A marriage between persons of the same sex is prohibited. Any marriage entered into by persons of the same sex in another state or jurisdiction shall be void in all respects in Virginia and any contractual rights created by such marriage shall be void and unenforceable. A civil union, partnership contract or other arrangement between persons of the same sex purporting to bestow the privileges or obligations of marriage is prohibited. Any such civil union, partnership contract or other arrangement entered into by persons of the same sex in another state or jurisdiction shall be void in all respects in Virginia and any contractual rights created thereby shall be void and unenforceable.

Va. Code Ann. Secs. 20-45.2 and 20-45.3.

[O]nly a union between one man and one woman may be a marriage valid in or recognized by this Commonwealth and its political subdivisions.  This Commonwealth and its political subdivisions shall not create or recognize a legal status for relationships of unmarried individuals that intends to approximate the design, qualities, significance, or effects of marriage. Nor shall this Commonwealth or its political subdivisions create or recognize another union, partnership, or other legal status to which is assigned the rights, benefits, obligations, qualities, or effects of marriage.

Ballot Question No. 1.

2.  The amendment purports to be a pre-emptive action against “activist judges.”  Presumably, proponents are aware of the Supremacy Clause, granting federal law supremacy over state law, and Hunter v. Martin’s Lessee and Cooper v. Aaron, holding that federal courts supersede states on question of federal law.  Therefore, the Virginia constitution–and the proposed amendment to it–will only protect the proponents’ position on civil recognition of same-sex relationships in state courts considering issues of state law, and the ultimate arbiter of issues of state law is the Supreme Court of Virginia.  Which members of that court do proponents consider to be activist judges?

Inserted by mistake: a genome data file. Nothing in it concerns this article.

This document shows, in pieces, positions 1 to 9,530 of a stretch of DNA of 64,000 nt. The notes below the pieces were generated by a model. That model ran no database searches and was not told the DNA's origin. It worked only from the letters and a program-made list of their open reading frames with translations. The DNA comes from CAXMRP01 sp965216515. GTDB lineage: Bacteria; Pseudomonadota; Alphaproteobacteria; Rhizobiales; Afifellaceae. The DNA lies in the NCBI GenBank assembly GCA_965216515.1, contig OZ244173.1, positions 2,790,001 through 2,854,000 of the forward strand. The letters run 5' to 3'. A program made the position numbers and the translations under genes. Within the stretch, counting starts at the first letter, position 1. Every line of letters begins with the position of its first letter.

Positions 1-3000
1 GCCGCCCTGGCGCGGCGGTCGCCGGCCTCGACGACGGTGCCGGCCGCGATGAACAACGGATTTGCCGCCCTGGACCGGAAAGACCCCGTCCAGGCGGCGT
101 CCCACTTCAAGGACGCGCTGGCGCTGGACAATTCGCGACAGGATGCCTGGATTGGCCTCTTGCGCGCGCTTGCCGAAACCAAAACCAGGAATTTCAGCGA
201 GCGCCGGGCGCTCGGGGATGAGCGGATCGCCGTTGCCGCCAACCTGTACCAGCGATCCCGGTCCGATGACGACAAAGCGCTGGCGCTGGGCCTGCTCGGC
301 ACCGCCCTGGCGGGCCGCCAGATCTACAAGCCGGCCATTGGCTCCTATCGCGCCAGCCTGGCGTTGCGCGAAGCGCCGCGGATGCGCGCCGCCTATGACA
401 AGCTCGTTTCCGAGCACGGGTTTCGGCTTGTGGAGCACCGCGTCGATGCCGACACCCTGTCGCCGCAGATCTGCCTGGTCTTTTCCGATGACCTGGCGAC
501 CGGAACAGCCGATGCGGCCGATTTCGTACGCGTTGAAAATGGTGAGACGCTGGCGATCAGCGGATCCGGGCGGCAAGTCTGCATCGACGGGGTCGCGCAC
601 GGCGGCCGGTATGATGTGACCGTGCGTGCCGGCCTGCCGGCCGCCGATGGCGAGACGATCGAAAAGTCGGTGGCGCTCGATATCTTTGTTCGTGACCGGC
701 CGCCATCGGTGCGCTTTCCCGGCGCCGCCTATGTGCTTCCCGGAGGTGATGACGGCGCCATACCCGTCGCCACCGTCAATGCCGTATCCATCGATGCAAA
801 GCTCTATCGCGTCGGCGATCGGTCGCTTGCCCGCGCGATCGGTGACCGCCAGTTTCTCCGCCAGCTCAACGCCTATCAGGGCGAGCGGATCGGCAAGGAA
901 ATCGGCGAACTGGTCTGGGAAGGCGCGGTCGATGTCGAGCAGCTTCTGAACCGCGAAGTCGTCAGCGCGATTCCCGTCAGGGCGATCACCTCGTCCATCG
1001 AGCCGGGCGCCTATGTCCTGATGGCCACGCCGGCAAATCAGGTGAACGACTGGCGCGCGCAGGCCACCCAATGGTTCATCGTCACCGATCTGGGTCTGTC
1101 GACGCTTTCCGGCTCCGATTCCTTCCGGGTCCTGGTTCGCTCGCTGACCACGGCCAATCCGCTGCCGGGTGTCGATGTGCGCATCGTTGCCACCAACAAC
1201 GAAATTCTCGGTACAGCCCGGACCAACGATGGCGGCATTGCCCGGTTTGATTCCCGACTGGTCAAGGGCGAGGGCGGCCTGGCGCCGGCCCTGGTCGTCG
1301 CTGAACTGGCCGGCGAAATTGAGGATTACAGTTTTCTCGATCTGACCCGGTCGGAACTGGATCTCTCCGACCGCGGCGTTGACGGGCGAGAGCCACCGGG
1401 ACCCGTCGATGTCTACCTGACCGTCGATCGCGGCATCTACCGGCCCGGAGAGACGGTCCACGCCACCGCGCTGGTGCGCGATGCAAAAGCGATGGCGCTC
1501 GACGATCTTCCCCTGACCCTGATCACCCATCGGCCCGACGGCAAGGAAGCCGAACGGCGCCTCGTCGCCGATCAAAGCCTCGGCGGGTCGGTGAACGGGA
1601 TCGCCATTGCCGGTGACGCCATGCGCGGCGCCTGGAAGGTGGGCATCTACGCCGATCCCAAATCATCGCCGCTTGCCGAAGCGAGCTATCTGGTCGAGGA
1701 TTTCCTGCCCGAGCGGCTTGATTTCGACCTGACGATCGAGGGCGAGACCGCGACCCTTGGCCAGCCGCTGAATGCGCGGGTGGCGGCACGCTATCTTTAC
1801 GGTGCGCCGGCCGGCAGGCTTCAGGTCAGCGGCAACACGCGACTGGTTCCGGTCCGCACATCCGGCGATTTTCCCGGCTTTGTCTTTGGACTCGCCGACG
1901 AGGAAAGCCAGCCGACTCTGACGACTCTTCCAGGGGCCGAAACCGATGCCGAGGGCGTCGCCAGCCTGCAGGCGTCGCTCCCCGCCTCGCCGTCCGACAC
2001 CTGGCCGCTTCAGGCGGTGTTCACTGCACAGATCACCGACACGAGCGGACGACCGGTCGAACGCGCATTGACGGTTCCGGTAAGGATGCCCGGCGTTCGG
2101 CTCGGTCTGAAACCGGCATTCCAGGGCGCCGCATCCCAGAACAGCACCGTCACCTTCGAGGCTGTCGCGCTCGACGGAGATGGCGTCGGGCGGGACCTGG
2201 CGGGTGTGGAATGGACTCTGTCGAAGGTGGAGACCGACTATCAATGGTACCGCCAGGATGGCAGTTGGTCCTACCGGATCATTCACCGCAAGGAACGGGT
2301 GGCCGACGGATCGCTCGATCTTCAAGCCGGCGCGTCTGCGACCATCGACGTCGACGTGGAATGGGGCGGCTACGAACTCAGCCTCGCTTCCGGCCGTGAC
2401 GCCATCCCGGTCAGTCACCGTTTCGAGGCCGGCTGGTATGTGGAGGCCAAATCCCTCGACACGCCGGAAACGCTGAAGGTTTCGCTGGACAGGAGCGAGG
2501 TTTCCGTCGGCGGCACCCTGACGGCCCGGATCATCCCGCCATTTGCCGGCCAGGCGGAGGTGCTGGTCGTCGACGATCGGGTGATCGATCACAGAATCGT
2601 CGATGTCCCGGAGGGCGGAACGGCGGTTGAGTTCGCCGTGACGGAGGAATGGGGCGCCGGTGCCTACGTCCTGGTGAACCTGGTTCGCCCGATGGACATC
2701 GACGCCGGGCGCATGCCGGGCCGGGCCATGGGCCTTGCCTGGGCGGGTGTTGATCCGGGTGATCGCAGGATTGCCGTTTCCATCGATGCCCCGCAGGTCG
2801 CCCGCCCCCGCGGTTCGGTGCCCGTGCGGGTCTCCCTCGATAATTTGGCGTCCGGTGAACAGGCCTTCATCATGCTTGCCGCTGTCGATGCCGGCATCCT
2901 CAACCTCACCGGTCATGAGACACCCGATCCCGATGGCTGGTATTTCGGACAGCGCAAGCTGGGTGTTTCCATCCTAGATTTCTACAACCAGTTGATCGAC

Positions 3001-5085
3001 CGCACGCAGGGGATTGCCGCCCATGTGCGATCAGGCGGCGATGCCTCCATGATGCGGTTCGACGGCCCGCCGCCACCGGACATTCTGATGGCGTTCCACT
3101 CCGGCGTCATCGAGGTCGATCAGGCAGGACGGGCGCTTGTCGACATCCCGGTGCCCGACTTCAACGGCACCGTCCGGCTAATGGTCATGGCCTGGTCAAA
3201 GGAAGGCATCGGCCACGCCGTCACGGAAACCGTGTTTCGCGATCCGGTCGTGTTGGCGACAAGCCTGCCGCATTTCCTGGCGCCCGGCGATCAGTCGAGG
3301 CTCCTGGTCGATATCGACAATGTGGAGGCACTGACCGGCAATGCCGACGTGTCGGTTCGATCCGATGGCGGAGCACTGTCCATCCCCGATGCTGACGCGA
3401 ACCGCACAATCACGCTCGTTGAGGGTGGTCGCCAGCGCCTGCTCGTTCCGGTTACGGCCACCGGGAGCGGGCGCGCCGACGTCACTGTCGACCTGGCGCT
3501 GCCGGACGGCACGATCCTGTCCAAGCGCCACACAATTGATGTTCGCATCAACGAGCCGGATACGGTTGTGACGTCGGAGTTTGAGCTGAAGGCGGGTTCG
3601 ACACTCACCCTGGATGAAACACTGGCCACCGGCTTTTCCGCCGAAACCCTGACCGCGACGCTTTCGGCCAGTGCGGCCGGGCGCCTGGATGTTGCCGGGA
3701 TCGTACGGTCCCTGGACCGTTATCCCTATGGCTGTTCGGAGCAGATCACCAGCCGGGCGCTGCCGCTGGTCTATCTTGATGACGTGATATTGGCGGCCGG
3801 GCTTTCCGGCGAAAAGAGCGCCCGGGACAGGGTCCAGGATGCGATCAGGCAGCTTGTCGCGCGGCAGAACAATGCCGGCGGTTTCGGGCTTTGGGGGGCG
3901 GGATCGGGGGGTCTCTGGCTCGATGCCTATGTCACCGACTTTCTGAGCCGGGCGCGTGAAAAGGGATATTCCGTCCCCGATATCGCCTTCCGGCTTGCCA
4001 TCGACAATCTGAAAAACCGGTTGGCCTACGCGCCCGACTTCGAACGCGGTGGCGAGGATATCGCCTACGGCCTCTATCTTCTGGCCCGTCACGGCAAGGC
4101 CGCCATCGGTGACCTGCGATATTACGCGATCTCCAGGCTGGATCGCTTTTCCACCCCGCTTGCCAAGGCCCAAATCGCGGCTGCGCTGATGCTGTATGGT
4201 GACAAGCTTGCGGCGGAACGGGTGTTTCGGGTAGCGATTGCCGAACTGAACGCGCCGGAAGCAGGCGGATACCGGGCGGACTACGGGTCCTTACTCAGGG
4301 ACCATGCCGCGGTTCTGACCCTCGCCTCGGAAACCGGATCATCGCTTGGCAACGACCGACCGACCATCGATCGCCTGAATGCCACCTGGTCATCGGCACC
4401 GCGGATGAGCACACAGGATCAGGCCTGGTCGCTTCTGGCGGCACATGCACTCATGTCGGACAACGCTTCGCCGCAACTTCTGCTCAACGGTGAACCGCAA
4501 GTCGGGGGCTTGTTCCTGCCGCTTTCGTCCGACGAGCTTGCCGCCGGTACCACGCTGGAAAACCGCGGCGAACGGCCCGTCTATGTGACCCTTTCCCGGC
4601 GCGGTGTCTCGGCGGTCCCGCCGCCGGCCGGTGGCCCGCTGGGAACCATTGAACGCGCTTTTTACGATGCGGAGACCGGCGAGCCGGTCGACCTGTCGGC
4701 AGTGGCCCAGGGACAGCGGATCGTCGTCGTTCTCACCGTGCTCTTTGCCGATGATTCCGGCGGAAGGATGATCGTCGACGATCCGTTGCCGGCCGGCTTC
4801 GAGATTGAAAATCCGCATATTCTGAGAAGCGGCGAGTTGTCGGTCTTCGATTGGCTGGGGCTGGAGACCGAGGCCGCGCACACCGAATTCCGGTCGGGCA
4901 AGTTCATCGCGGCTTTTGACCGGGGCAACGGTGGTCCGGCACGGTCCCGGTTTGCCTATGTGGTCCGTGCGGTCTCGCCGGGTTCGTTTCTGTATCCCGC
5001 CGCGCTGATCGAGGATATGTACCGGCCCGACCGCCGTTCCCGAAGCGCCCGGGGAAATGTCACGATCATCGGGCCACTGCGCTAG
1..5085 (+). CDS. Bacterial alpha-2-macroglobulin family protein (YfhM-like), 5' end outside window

3.  Virginia 4 Marriage and its constituent organizations say that the amendment will not adversely affect domestic violence protections, contracts, wills, and hospital visitation (and I agree with much of this interpretation).  Do Virginia 4 Marriage and its constituent organizations commit to opposing as amici curiae any cause of action brought seeking to extend the amendment to adversely affect those perquisites?

4.  In addressing the amendment, proponents often cite their view that activist judges will eventually extend social recognition to other types of relationships.

[E]ach person must meet five criteria in order to get married:

1. You cannot already be married.
2. You must be an adult and marry an adult.
3. You cannot marry a close family member.
4. You must marry a human.
5. Your spouse must be of the opposite sex.

                  Why doesn’t the proposed amendment ban incestuous marriage?  Or marriage between an adult and a minor?  (By the way, the second criterion is not an accurate statement of current Virginia law.  See Va. Code Ann. Secs. 20-48 and 20-49.)

5.  Proponents believe that gay men and women are entitled to marry–as long as they marry a member of the opposite sex.  “In reality, homosexuals have the exact same right to marry as we all do.” Does that mean two married heterosexuals love each other as little (in that marital way) as a gay man would love a heterosexual woman?